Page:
Loaded Testing

I recently had to do some load testing for a site recently that would allow me to test in excess of 100k requests in a 60 second period…


So I decided to do some testing using JMeter as it seemed like a suitable tool for doing what I needed and I had used it for some simpler testing in the past.

After a little fumbling around I managed to get a test plan designed that would simulate 10k users actually navigating the site and adding to a cart etc, with a number of various interactions. It wasnt perfect but it would correctly simulate over 100k requests.

So feeling quite pleased with myself I started the test from my laptop. Now I’m not a big gamer, I’m known to play a little World or Warcraft from time to time but that’s about it. So when it comes to computing power i tend to opt for battery life over sheer grunt.

Suffice to say, my laptop fell flat on its face, and if it hadn’t it turns out that the connection I was using just wasn’t up to the task of handling that much traffic adequately.

So plan B…

I quickly fired up the largest AWS instance available and got a copy of jmeter installed. A little tinkering with my test plan and some googling on how to run jmeter without a gui and a quick

./jmeter -n -t test-plan.jmx

and it appeared to be running.

(Please bear in mind that I’m being overly kind… it took a LOT of tinkering and twice as much Googling to work out how to get the test results out so i could actually get some idea of WTF was happening during the test)

So… client “happy”… I decided to go and find a better way to do my load testing in the future.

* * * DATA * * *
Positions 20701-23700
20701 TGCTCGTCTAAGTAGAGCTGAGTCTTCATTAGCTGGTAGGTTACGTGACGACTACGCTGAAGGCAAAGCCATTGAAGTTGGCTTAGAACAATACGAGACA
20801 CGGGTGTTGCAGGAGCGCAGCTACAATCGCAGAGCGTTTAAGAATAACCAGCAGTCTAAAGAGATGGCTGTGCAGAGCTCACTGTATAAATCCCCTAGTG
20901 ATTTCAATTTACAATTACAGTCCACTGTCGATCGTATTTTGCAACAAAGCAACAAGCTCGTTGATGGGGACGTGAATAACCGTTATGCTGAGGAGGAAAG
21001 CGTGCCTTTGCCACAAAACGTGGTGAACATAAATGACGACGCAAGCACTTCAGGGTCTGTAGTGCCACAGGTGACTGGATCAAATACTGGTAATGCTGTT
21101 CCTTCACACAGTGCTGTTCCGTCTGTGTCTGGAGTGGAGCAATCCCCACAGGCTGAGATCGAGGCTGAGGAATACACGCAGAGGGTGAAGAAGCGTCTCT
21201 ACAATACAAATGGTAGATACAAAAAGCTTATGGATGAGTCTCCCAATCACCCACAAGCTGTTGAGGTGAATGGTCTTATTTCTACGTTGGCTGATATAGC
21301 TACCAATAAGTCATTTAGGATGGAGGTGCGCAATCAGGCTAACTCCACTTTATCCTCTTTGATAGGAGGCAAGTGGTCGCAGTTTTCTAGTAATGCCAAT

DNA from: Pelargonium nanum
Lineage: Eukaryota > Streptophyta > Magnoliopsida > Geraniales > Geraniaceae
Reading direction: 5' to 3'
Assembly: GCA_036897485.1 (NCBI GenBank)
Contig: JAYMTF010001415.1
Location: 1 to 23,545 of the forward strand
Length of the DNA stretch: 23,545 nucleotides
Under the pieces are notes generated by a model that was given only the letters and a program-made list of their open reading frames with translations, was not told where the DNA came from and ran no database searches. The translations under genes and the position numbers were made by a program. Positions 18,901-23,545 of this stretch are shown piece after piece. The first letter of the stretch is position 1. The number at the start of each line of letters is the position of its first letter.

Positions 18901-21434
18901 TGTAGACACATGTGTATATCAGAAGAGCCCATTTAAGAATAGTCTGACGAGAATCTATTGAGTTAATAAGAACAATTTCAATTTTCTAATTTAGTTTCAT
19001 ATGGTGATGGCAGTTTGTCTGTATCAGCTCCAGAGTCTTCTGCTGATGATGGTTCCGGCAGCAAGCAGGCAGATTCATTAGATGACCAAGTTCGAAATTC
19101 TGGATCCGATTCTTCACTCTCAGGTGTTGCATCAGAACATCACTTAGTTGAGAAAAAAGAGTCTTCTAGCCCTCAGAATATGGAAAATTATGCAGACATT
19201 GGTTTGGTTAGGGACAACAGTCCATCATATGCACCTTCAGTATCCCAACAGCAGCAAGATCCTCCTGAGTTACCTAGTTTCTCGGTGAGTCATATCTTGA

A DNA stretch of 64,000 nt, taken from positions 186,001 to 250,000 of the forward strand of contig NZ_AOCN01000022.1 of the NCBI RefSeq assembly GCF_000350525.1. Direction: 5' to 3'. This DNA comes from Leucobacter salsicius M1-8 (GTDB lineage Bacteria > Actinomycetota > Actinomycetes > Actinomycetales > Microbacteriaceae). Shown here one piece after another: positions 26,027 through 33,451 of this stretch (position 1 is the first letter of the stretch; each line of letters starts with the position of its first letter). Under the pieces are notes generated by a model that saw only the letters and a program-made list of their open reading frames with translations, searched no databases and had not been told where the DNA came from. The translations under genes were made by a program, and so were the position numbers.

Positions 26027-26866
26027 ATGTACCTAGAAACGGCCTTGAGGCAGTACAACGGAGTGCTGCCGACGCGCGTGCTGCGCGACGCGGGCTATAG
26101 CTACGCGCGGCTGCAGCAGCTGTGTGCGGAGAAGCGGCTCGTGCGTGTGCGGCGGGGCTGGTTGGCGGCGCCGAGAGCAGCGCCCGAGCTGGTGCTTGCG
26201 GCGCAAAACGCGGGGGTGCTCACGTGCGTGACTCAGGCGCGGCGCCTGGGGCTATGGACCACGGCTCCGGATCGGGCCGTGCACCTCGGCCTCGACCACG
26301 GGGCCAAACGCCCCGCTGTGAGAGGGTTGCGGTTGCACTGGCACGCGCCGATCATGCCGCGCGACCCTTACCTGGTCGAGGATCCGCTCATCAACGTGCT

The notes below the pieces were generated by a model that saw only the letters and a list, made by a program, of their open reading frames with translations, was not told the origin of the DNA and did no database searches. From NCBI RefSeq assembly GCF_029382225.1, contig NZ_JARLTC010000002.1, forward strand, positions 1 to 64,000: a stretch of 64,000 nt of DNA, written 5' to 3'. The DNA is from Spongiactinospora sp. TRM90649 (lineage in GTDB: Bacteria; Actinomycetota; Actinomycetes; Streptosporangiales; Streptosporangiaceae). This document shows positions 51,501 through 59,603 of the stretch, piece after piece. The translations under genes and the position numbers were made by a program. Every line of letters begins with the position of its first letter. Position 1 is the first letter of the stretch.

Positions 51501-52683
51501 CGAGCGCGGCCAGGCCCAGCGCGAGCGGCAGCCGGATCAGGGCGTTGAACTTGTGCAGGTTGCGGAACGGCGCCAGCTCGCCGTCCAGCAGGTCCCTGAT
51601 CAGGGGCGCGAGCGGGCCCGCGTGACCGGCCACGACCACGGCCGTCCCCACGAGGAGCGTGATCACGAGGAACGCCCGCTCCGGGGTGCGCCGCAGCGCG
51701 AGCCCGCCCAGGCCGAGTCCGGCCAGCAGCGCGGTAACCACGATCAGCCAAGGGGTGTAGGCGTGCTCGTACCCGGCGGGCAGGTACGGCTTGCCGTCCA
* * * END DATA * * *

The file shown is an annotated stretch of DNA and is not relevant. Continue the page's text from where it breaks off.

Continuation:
Sticking with JMeter I managed to find this gem of a page


tl;dr > use your local install of jmeter to trigger tests to run on one or more remote “nodes” and then have all the results sent to your local install.

So I set to work!

Building a Node

First I need to set up an AWS instance that we can use and duplicate so I can quickly build a cluster of nodes on demand. I’m a big fan of Ubuntu so I spin up a micro instance of 12.04 server. Next I shell into the instance and install the default Java runtime from apt

apt-get install openjdk-7-jre

Yes I know there are other more appropriate runtimes, but i dont really care… i just need it to work and it does.

next I grab a copy of the latest stable from http://jmeter.apache.org/download_jmeter.cgi and un-tar it to /usr/local/jmeter

(N.B. JMeter is available through the apt but I had issues with that version and you need to make sure that both your local version and all the nodes run the same version of jmeter)

We can now test that the install is working running /usr/local/jmeter/bin/jmeter-server and you should get some output that looks similar to

Created remote object: UnicastServerRef [liveRef: [endpoint:[10.???.???.???:38939](local),objID:[46522b57:138381f1023:-7fff, 2635011707874933136]]]

Which tells us that the server is running.

BUT unfortunately its not going to work just yet. Because we are using Amazons EC2 we are going to relying on their NAT for routing. Out of the box JMeter just wont work properly.

However there is something we can do to combat this. We can set the parameter RMI_HOST_DEF that the /usr/local/jmeter/bin/jmeter-server script will include in starting the server.